I'm interested in getting a woman's perspective on this question: I'm a stay-at-home dad, and my preschool-aged daughter loves Disney's "The Little Mermaid". One day while watching it, I idly questioned why if the storm that brings Ariel and Eric together was strong enough to sink his ship but not strong enough to break Ariel's seashell bra. My daughter thought this was a hilarious question and told her mother. Mom found it slightly less amusing. Then when we went camping at the beach a few weeks ago, we found a large, intact clamshell which I joked with my daughter would make a perfect bra if she wanted to play dress-up as Ariel. Now my wife says we have to find a new movie or start telling our daughter stories about Ariel taking calculus while Prince Eric rules his kingdom because she doesn't want Ariel to be our daughter's role model. I agree that a girl needs strong role models (and my daughter need look no further than her mother, who has an engineering Ph.D.), but that is for later when my daughter isn't into princesses and make-believe so much. Plus I think my wife is skeezed out by my comments about a 16-year-old, animated, fictional mermaid's choice of lingerie. Can you settle this for us?
Well, Andy, I was about to notify my long-suffering boyfriend (note how I dropped that, fellas? Sly, right? So much easier than telling you that no, I will not blow you) that you are now on my List, because so many happy hours of my childhood were spent watching and rewatching the The Little Mermaid and yet I NEVER thought about why the seashell bra was so strong! I love that kind of critical thinking! So I read this question and immediately thought, Oh, this guy is awesome. Will bang ASAP.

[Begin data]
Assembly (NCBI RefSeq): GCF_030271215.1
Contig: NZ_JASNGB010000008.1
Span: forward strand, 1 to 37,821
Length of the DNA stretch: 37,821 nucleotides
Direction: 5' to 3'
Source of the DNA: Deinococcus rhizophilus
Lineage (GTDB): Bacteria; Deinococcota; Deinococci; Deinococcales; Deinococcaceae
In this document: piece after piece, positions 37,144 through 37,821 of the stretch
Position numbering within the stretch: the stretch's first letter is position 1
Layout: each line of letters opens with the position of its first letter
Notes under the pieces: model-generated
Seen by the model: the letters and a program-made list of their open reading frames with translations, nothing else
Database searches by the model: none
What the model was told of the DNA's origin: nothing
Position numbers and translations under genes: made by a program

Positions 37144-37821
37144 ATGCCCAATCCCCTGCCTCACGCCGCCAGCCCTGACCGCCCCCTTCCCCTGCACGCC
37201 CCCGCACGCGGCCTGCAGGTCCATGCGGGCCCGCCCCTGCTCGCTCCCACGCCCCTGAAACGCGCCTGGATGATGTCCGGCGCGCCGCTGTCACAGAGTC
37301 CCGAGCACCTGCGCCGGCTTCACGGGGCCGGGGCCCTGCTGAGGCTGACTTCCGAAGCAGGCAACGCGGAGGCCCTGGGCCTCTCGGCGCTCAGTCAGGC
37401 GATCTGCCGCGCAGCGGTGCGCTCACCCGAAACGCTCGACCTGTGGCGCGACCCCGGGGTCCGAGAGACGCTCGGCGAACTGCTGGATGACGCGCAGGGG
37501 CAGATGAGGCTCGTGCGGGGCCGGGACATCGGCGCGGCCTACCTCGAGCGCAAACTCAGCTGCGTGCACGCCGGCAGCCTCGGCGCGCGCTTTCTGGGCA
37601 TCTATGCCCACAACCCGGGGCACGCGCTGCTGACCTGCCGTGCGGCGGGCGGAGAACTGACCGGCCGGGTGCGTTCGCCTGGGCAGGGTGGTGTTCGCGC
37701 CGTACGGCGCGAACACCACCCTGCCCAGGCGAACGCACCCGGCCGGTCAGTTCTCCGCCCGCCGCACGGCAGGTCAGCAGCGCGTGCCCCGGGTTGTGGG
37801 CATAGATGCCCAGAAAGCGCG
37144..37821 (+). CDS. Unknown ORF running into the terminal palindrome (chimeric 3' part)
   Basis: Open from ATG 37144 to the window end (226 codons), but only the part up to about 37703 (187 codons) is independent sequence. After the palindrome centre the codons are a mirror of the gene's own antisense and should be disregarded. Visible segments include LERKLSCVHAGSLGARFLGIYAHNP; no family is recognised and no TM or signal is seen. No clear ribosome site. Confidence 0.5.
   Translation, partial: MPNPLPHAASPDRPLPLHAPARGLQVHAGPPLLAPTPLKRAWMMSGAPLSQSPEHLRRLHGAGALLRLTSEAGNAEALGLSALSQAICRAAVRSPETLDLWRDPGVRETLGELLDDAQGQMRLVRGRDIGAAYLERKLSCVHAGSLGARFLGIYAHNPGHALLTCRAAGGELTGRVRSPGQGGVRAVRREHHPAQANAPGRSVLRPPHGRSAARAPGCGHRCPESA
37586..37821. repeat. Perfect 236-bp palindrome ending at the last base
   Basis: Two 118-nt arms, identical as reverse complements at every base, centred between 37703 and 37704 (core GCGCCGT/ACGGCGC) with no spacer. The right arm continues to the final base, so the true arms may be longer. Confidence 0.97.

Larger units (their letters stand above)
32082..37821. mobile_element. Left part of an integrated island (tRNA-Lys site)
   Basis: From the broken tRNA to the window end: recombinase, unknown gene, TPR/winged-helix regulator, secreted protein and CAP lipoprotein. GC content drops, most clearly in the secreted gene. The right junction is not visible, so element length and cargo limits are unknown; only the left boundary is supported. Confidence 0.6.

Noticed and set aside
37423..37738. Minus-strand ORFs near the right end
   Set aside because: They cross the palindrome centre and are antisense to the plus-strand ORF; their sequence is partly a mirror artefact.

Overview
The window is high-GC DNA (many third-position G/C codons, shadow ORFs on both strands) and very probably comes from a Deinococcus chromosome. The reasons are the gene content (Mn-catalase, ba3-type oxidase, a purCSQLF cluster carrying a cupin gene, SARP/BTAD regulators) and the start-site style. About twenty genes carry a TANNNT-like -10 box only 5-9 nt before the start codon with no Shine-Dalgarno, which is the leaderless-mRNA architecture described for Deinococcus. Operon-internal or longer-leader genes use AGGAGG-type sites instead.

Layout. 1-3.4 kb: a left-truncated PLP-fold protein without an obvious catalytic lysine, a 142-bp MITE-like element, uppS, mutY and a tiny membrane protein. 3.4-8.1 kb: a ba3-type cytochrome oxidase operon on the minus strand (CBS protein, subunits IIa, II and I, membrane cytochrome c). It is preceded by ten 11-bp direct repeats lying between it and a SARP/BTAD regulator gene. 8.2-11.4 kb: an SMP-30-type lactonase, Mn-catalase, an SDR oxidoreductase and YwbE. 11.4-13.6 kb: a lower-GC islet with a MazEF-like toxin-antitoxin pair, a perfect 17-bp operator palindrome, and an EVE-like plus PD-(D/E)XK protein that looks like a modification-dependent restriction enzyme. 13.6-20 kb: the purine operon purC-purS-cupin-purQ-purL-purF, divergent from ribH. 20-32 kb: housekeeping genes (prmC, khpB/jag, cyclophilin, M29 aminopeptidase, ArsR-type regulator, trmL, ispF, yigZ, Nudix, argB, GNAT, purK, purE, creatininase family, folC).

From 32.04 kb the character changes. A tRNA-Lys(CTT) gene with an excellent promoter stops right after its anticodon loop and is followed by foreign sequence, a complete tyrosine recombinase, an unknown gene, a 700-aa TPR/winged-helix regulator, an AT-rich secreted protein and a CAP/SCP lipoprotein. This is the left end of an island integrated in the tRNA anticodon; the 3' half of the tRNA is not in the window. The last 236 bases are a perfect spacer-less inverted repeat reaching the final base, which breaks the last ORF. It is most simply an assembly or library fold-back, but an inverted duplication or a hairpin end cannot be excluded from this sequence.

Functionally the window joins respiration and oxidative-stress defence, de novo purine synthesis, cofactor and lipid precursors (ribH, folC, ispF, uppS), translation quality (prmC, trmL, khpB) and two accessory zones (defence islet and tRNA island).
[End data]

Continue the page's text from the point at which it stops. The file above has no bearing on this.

But about two seconds later it occurred to me: what kind of father reads Deadspin? Or talks about seashell bras with his daughter? Get it together, friend. If she's old enough to find your bra joke funny, she's old enough for you to be emotionally distant. And this sort of daddy-daughter banter is heading down a bad path, honestly. Best to start becoming unavailable now, before she doesn't want a damn thing to do with you. And she won't just as soon as she realizes how fucked up it is that you're even saying the word "bra" to her. It's only a matter of time before her friends tell her they don't want to go to her birthday sleepover because her creepy dad Fritzl will be there.
Jessica Coen is a great writer. (Not just this, the whole page!)